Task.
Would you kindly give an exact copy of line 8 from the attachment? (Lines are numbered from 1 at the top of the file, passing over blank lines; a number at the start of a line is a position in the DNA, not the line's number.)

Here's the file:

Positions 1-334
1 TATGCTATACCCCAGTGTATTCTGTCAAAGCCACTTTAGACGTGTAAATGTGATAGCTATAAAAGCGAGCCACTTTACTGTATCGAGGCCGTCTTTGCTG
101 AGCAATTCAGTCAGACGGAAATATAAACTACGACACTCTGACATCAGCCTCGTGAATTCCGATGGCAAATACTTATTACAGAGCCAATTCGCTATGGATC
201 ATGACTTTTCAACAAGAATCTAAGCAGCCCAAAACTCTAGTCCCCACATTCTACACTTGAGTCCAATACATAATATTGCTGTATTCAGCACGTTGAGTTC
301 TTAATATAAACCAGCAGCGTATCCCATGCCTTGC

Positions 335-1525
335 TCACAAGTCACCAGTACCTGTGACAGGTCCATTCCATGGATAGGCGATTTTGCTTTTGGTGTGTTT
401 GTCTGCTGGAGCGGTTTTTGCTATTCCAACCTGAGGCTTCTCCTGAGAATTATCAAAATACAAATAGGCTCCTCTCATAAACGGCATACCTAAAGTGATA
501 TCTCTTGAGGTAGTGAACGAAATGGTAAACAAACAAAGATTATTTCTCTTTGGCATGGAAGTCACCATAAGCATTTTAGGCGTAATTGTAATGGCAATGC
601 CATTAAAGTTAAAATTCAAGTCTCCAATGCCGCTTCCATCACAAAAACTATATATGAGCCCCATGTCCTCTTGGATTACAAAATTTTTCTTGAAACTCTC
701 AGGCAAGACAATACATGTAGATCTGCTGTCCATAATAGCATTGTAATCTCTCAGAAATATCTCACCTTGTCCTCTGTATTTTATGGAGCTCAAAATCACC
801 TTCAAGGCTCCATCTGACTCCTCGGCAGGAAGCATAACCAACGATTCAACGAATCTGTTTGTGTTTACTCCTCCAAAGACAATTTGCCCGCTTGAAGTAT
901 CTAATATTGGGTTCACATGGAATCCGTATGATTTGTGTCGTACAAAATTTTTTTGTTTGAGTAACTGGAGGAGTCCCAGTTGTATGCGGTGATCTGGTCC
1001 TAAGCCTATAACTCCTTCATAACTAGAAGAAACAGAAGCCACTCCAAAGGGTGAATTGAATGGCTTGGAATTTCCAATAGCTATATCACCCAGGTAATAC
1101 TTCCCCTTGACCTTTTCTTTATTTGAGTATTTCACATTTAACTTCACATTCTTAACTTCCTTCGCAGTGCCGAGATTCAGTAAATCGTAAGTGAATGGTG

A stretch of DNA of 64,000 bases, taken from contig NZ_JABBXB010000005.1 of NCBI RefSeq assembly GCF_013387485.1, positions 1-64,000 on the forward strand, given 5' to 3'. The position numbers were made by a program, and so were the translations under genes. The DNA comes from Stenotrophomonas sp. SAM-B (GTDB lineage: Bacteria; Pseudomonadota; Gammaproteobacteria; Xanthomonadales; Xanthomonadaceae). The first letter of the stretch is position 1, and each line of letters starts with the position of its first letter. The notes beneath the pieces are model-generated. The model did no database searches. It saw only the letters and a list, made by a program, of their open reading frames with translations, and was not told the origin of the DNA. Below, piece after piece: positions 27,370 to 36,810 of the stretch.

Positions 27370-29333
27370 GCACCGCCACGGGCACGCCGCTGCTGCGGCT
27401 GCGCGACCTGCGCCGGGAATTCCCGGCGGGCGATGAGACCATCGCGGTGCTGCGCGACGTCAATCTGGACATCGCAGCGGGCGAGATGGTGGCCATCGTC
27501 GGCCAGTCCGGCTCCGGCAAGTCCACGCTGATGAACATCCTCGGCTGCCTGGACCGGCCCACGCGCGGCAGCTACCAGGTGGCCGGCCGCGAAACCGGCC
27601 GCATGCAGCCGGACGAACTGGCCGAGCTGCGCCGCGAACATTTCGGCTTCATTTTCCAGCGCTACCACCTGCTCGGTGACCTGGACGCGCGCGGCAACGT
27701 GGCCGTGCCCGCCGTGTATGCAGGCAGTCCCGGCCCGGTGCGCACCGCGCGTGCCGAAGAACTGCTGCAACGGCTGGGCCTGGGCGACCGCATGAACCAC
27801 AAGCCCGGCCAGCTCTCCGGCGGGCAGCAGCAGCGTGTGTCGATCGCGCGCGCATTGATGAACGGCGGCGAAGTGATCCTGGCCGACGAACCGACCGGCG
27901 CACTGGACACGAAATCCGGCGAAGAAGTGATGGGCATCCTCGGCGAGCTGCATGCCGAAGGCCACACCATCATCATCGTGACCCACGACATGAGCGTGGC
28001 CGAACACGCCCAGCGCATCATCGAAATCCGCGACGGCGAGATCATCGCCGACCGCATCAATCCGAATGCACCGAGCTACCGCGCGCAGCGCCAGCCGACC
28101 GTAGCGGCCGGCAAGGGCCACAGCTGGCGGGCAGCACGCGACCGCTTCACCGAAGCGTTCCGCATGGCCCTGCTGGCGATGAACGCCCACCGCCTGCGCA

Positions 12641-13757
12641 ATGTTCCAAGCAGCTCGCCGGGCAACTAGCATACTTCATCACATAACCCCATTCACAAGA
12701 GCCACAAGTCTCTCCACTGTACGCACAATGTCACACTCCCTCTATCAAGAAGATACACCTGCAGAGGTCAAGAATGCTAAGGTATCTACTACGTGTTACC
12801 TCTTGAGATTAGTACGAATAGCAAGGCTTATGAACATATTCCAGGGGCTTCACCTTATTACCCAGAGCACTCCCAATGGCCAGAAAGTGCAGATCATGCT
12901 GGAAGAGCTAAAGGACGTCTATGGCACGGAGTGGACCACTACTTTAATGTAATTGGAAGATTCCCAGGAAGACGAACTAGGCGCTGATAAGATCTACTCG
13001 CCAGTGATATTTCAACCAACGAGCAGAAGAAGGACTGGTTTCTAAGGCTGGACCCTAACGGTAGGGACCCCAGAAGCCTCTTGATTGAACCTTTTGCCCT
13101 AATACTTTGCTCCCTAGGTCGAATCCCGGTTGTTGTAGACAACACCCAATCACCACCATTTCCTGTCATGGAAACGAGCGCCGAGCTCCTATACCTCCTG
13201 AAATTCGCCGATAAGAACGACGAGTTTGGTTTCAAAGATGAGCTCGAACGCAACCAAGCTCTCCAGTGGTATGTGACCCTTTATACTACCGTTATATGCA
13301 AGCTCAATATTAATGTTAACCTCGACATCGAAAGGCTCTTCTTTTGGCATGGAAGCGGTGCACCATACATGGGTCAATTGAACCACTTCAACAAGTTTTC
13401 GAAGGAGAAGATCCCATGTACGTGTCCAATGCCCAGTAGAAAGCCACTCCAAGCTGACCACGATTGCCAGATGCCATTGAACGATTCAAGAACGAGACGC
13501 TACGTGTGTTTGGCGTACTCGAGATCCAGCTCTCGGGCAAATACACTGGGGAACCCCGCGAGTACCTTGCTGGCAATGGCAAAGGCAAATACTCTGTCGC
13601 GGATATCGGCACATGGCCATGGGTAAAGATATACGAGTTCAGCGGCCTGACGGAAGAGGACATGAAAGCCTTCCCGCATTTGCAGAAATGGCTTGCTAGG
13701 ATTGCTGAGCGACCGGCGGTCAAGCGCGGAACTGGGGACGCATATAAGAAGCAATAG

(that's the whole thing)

401 GTCTGCTGGAGCGGTTTTTGCTATTCCAACCTGAGGCTTCTCCTGAGAATTATCAAAATACAAATAGGCTCCTCTCATAAACGGCATACCTAAAGTGATA